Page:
The fears that the virtual university may replace the real university are surely exaggerated. More likely for most universities, distance learning will supplement their regular offerings by reaching mature students and alumni who might otherwise rarely return to the classroom. Distance learning may simply expand the market for higher education, attracting new students without displacing the traditional ones.
But one fear is not so easily discounted: Distance learning vastly increases the opportunities for faculty to distribute their own course materials, and in effect to offer on the Internet what may appear to be the equivalent of the courses they teach at their own university. These opportunities, though not entirely new, pose some potentially new problems because of the scale and flexibility of the new technology. This is what may be called the courseware problem -- the control of lectures, syllabi, study questions, exercises, case studies and exams prepared by faculty for their own courses, but offered in various forms, virtual and otherwise, to students at home or at other institutions. The problem is important in itself, but it also serves to illustrate why information technology challenges are not best handled by changes in intellectual property policy.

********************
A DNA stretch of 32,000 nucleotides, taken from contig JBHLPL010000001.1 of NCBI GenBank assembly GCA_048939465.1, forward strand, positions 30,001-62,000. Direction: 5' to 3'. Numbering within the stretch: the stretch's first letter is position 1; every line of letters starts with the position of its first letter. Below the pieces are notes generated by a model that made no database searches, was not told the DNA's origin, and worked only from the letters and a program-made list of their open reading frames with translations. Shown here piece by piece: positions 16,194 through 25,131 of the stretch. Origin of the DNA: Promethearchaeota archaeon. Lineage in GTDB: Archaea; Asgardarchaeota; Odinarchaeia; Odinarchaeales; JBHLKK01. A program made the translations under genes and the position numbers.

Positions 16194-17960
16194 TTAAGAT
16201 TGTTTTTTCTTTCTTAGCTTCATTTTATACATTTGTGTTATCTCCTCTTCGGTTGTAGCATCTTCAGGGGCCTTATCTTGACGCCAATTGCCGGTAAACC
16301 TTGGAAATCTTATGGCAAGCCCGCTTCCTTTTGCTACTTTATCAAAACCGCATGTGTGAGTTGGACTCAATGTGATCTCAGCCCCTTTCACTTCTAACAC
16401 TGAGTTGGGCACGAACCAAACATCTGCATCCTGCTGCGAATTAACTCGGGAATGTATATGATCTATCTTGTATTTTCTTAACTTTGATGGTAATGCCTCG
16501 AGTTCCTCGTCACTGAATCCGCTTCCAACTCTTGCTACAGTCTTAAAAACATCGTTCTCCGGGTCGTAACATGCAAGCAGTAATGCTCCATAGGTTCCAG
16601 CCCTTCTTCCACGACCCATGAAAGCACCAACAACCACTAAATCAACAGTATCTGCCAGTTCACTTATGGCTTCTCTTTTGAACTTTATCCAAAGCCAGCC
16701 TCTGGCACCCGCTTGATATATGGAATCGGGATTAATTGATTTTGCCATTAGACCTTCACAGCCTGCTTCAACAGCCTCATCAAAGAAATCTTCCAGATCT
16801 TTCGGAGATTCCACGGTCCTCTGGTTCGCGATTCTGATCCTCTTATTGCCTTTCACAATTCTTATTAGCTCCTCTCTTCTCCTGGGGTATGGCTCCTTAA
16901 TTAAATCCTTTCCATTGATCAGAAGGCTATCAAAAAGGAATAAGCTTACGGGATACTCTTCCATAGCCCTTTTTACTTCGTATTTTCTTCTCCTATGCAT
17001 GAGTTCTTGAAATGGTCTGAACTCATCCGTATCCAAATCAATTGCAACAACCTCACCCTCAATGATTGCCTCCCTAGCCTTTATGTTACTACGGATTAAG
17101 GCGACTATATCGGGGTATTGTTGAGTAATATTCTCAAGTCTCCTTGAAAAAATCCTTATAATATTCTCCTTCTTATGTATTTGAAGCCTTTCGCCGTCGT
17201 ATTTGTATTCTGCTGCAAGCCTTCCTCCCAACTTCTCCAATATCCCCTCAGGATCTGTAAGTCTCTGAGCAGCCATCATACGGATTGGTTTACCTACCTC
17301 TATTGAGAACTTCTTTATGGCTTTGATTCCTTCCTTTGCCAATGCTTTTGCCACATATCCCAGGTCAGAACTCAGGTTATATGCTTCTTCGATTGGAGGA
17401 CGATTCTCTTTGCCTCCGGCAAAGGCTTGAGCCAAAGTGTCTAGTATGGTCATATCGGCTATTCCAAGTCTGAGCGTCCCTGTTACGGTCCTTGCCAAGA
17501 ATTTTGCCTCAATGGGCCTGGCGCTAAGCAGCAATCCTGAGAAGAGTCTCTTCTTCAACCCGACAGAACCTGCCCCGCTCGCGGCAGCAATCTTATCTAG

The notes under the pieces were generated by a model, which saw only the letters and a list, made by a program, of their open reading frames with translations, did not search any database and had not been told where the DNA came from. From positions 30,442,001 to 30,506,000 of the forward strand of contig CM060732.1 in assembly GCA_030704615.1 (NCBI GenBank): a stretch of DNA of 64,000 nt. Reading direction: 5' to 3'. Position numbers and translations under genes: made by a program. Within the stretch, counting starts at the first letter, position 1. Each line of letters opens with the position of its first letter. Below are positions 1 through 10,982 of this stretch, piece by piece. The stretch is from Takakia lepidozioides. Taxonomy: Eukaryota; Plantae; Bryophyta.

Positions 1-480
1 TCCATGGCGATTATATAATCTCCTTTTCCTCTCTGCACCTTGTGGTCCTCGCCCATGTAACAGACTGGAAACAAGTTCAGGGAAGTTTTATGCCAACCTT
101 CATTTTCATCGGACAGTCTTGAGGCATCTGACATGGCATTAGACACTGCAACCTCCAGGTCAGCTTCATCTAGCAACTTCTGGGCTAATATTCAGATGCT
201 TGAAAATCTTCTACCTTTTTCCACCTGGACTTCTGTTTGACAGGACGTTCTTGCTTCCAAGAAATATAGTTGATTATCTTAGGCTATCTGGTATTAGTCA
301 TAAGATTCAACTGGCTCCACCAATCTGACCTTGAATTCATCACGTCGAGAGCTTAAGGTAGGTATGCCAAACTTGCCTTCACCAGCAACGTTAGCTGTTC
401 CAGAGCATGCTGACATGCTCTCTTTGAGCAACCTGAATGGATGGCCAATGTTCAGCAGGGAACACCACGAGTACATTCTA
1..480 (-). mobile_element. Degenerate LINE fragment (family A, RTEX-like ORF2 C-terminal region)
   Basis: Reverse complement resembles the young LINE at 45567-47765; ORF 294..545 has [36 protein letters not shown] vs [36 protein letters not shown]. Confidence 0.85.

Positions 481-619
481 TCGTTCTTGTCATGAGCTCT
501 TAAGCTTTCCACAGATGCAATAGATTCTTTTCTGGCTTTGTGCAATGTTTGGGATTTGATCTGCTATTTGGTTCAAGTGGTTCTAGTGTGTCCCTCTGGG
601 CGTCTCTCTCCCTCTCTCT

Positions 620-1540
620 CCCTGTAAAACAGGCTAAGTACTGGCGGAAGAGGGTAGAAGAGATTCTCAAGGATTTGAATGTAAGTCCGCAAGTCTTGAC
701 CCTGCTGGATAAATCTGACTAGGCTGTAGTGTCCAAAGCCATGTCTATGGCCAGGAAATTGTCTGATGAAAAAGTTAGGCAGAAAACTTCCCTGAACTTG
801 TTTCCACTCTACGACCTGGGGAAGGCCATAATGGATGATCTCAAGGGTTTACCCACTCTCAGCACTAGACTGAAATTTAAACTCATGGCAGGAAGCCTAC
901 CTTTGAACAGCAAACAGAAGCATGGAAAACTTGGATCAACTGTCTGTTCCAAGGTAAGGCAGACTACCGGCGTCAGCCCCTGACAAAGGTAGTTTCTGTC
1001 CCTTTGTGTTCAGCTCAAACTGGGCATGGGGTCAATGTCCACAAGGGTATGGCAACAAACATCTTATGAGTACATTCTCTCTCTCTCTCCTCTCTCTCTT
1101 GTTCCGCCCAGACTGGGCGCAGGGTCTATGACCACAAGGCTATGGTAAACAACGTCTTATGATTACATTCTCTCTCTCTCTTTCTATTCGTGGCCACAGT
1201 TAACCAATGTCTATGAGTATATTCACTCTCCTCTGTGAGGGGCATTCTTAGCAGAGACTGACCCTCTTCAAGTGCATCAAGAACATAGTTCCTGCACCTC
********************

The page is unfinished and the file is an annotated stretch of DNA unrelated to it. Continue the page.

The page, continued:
Some changes in intellectual property policy can help with some aspects of the courseware problem, specifically those that raise the same concerns as with other kinds of products. But for at least three reasons it is mistake to go further and assert a university claim to own Internet courseware produced by faculty.
First of all, it is difficult to justify any principled distinction between courseware presented on the Internet and courseware distributed in more traditional forms. The audience may be greater, and therefore all the potential effects, including financial gain, are likely to be greater. But it does not follow that the university is entitled to ownership.